National Research Council of Italy (ITALY)
About this paper:
Appears in: EDULEARN23 Proceedings
Publication year: 2023
Pages: 7182-7190
ISBN: 978-84-09-52151-7
ISSN: 2340-1117
doi: 10.21125/edulearn.2023.1883
Conference name: 15th International Conference on Education and New Learning Technologies
Dates: 3-5 July, 2023
Location: Palma, Spain
The history of hypertext (HT) in education dates back to the 1960s, when researchers began exploring the potential of hypertext for facilitating learning. One of the earliest examples of hypertext in education was Ted Nelson's 1965 essay "A File Structure for the Complex, the Changing, and the Indeterminate." [1]. He proposed a system called "hypertext" that would allow users to navigate between related documents and ideas by clicking on hyperlinks. This concept laid the foundation for the development of hypertext systems such as Apple's HyperCard in the 1980s, which were widely used in education.

In the 1990s, the World Wide Web popularized HT as a means of accessing and sharing information on a global scale. This development led to the creation of educational HT, which could be accessed by students and teachers around the world. HT offered a dynamic and interactive way of learning, allowing students to explore topics in a non-linear manner and engage with multimedia content.

Research has shown that HT can enhance learning outcomes by promoting active engagement and self-directed learning. For example, a study by Kim and Bonk [2] found that hypertexts increased students' motivation and engagement in online learning environments. Another study by Chen and Liang [3] found that HT improved students' comprehension and retention of information compared to traditional textbooks.

Despite the benefits of HT, there are also challenges associated with its use in education. For example, HT can be overwhelming and confusing for some learners, particularly those who are unfamiliar with the technology. Additionally, the vast amount of information available through HT can make it difficult for learners to discern which information is relevant and accurate.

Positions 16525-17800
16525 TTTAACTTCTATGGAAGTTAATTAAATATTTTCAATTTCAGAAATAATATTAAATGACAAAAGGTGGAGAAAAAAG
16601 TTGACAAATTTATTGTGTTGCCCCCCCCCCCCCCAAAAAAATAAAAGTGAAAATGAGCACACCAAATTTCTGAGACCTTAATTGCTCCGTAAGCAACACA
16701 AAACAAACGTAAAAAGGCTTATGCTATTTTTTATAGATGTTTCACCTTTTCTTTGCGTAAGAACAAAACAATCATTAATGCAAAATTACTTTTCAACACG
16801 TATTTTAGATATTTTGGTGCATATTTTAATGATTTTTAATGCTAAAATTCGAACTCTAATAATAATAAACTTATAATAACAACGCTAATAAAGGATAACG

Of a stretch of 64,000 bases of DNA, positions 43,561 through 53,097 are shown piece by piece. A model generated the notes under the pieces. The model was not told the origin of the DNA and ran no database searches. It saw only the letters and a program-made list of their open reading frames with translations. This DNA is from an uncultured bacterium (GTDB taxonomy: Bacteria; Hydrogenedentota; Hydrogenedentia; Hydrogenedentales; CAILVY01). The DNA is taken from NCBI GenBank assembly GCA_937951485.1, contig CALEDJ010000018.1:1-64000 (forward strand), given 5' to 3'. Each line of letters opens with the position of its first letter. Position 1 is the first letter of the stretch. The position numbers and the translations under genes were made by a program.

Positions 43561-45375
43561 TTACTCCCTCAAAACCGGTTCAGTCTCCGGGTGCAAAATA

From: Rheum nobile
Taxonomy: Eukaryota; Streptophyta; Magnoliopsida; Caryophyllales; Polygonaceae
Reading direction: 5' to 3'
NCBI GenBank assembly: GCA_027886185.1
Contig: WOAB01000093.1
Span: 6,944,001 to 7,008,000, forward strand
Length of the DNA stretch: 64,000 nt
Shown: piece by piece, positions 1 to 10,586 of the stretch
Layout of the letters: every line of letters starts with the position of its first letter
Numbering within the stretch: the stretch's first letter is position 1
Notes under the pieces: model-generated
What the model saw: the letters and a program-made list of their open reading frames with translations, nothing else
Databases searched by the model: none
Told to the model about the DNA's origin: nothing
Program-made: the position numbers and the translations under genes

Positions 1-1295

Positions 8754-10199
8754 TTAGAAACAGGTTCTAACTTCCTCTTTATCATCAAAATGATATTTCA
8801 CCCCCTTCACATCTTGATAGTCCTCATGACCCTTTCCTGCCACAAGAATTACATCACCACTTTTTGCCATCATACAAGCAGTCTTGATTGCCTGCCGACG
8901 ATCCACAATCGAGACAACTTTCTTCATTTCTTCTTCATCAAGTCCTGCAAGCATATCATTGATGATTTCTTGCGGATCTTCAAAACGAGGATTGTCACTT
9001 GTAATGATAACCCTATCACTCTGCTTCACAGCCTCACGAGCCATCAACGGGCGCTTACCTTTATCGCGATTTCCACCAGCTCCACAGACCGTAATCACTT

The history of HT in education spans several decades and has been marked by the development of new technologies and research on its effectiveness as a learning tool. While HT have the potential to enhance learning outcomes, it is important for educators to carefully design and implement hypertext-based materials to ensure they are effective for all learners.

At our institute, we have carried out numerous projects relating to the introduction of HT into schools since the 1980s, both through training courses for teachers, and by working directly with students. About 40 years have passed since the first projects, and despite the tremendous technological evolution we have witnessed, HT maintains a predominant role in the application of educational technologies. In this article we present how HT in schools have been reinterpreted in all these years, in the light of technological developments, the acquisition of methodological skills and technical skills by teachers who have in the meantime been renewed, and the changes of the students themselves, where it is it is undeniable that the generation of students who first used and developed HT in the classroom had totally different characteristics from the students of our days.

[1] Nelson, T. H. (1965, August). Complex information processing: a file structure for the complex, the changing and the indeterminate. In Proceedings of the 1965 20th national conference
[2] Chen, C. H., & Liang, T. H. (2009). The effects of hypermedia annotations on the recall and comprehension of text. Computers & Education, 52(3)
[3] Kim, K. J., & Bonk, C. J. (2002). Cross-cultural comparisons of online collaboration. Journal of Computer-Mediated Communication, 8(1)
Hypertext, creativity, educational technologies, teacher training.